Law360 (February 23, 2021, 4:42 PM EST) -- Adventist Health System can pursue claims over a soured $57.5 million deal to buy personal protective equipment during the COVID-19 pandemic, after a federal court ruled the hospital owner has sufficiently alleged a $2 million fraud conspiracy by an asset management company and its legal counsel.
In a 24-page order released Monday, U.S. District Judge Paul G. Byron denied motions to dismiss from Los Angeles-based Tomax Capital Management Inc., its principal Yehoram Tom Efrati, California attorney Michael H. Weiss and Weiss' firm.
In addition to allowing Florida-based AdventHealth's claims for breach of contract, conversion, breach of fiduciary duty, civil theft and civil conspiracy to move forward, the Orlando-based judge also ruled that the court has authority to exercise personal jurisdiction over Weiss and Efrati under the state's long-arm statute.
"Plaintiff sufficiently pleads facts supporting the existence of a civil conspiracy that caused injury in Florida," the order said.
"Indeed, the alleged torts of conversion and fraud 'could not have occurred but for Mr. Efrati's [and Mr. Weiss's] misrepresentations to AdventHealth's officers and representatives who reside, work, and control the company's finances in Florida,'" the court added, quoting AdventHealth's response.
The health care system, which has hospitals in nine states, alleged in its May 28 complaint that when Tomax failed to deliver on an April 8 contract to provide 10 million 3M N95 ventilator masks to protect its workers from the coronavirus, it asked for the money in escrow to be returned. According to the suit, Weiss sent just $55.5 million and told AdventHealth the remaining $2 million was in Tomax's possession, while Tomax never returned the rest, despite assurance from Efrati that it would.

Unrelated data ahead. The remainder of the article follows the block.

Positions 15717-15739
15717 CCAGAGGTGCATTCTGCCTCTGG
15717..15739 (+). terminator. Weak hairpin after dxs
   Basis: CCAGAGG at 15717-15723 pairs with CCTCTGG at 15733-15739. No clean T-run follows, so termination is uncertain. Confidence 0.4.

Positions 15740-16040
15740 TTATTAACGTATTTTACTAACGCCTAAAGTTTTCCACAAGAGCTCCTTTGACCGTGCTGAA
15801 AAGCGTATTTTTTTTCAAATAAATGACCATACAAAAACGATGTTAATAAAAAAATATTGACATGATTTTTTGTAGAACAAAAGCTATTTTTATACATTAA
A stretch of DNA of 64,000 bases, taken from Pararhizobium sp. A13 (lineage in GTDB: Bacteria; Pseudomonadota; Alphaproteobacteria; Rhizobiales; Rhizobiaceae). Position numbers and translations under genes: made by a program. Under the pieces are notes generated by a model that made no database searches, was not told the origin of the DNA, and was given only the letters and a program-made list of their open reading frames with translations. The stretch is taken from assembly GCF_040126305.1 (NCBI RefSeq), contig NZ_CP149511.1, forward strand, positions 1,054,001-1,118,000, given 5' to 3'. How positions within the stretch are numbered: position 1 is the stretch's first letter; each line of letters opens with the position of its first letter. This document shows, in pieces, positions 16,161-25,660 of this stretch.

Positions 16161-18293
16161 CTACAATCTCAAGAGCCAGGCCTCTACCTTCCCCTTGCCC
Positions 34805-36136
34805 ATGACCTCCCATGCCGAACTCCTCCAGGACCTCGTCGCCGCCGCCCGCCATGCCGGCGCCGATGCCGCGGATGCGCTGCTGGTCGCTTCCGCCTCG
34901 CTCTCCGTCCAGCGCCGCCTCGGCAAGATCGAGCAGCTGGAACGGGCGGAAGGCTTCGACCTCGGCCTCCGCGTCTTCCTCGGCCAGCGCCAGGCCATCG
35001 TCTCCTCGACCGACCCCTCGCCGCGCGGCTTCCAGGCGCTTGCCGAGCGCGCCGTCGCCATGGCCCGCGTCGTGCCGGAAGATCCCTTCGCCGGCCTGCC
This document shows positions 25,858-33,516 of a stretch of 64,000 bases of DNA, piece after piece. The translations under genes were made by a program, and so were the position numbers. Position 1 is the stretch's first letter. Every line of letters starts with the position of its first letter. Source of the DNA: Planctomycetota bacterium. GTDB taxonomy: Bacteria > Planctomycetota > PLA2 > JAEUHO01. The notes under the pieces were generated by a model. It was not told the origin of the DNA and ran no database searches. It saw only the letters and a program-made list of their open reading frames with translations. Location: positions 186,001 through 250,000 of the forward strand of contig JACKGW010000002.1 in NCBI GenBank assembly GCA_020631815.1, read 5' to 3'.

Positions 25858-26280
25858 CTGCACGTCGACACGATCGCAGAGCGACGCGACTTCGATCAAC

Weiss and Efrati both argued that they were shielded from possible individual liability because they were operating as agents for their respective companies, but Judge Byron said AdventHealth sued them not as agents but as direct and personal participants in the alleged conspiracy to commit conversion and fraud.
"There is 'substantial authority' for the proposition that corporate officers may be sued for tortious acts in which they are alleged to have 'personally participated,'" Judge Byron said, citing several cases.
In ruling that the defendants can be hauled into court in Florida, the judge noted that if a plaintiff successfully alleges that any member of an alleged conspiracy committed tortious acts in the state to further the scheme, then all of the conspirators are subject to personal jurisdiction. The complaint alleges Efrati and Weiss made written and verbal misrepresentations to AdventHealth personnel in Florida regarding the location and return of the missing escrow funds, prolonging the alleged wrongful deprivation of AdventHealth's funds, he said.